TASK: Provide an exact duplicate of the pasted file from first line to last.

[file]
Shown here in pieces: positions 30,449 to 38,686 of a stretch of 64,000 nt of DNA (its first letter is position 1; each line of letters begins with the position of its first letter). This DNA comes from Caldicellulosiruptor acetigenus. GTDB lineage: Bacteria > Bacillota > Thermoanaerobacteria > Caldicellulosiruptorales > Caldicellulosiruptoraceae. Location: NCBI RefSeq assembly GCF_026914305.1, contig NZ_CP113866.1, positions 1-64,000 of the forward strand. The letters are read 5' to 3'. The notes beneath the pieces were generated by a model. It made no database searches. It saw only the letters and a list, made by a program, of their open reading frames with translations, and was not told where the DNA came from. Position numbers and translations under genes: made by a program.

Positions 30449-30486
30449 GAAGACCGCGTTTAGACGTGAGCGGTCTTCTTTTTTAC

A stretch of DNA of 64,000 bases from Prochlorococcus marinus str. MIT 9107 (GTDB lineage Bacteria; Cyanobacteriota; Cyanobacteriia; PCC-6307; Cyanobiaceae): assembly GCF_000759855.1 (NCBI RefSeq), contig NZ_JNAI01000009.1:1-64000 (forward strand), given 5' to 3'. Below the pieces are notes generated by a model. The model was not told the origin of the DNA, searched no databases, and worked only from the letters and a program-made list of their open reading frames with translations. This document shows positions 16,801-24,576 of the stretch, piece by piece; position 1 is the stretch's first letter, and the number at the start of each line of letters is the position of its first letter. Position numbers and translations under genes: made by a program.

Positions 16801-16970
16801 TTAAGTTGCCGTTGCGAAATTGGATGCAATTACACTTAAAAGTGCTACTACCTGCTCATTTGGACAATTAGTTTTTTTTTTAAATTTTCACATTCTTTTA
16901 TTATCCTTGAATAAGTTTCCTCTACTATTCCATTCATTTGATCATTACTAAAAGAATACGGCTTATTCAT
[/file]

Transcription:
Shown here in pieces: positions 30,449 to 38,686 of a stretch of 64,000 nt of DNA (its first letter is position 1; each line of letters begins with the position of its first letter). This DNA comes from Caldicellulosiruptor acetigenus. GTDB lineage: Bacteria > Bacillota > Thermoanaerobacteria > Caldicellulosiruptorales > Caldicellulosiruptoraceae. Location: NCBI RefSeq assembly GCF_026914305.1, contig NZ_CP113866.1, positions 1-64,000 of the forward strand. The letters are read 5' to 3'. The notes beneath the pieces were generated by a model. It made no database searches. It saw only the letters and a list, made by a program, of their open reading frames with translations, and was not told where the DNA came from. Position numbers and translations under genes: made by a program.

Positions 30449-30486
30449 GAAGACCGCGTTTAGACGTGAGCGGTCTTCTTTTTTAC

A stretch of DNA of 64,000 bases from Prochlorococcus marinus str. MIT 9107 (GTDB lineage Bacteria; Cyanobacteriota; Cyanobacteriia; PCC-6307; Cyanobiaceae): assembly GCF_000759855.1 (NCBI RefSeq), contig NZ_JNAI01000009.1:1-64000 (forward strand), given 5' to 3'. Below the pieces are notes generated by a model. The model was not told the origin of the DNA, searched no databases, and worked only from the letters and a program-made list of their open reading frames with translations. This document shows positions 16,801-24,576 of the stretch, piece by piece; position 1 is the stretch's first letter, and the number at the start of each line of letters is the position of its first letter. Position numbers and translations under genes: made by a program.

Positions 16801-16970
16801 TTAAGTTGCCGTTGCGAAATTGGATGCAATTACACTTAAAAGTGCTACTACCTGCTCATTTGGACAATTAGTTTTTTTTTTAAATTTTCACATTCTTTTA
16901 TTATCCTTGAATAAGTTTCCTCTACTATTCCATTCATTTGATCATTACTAAAAGAATACGGCTTATTCAT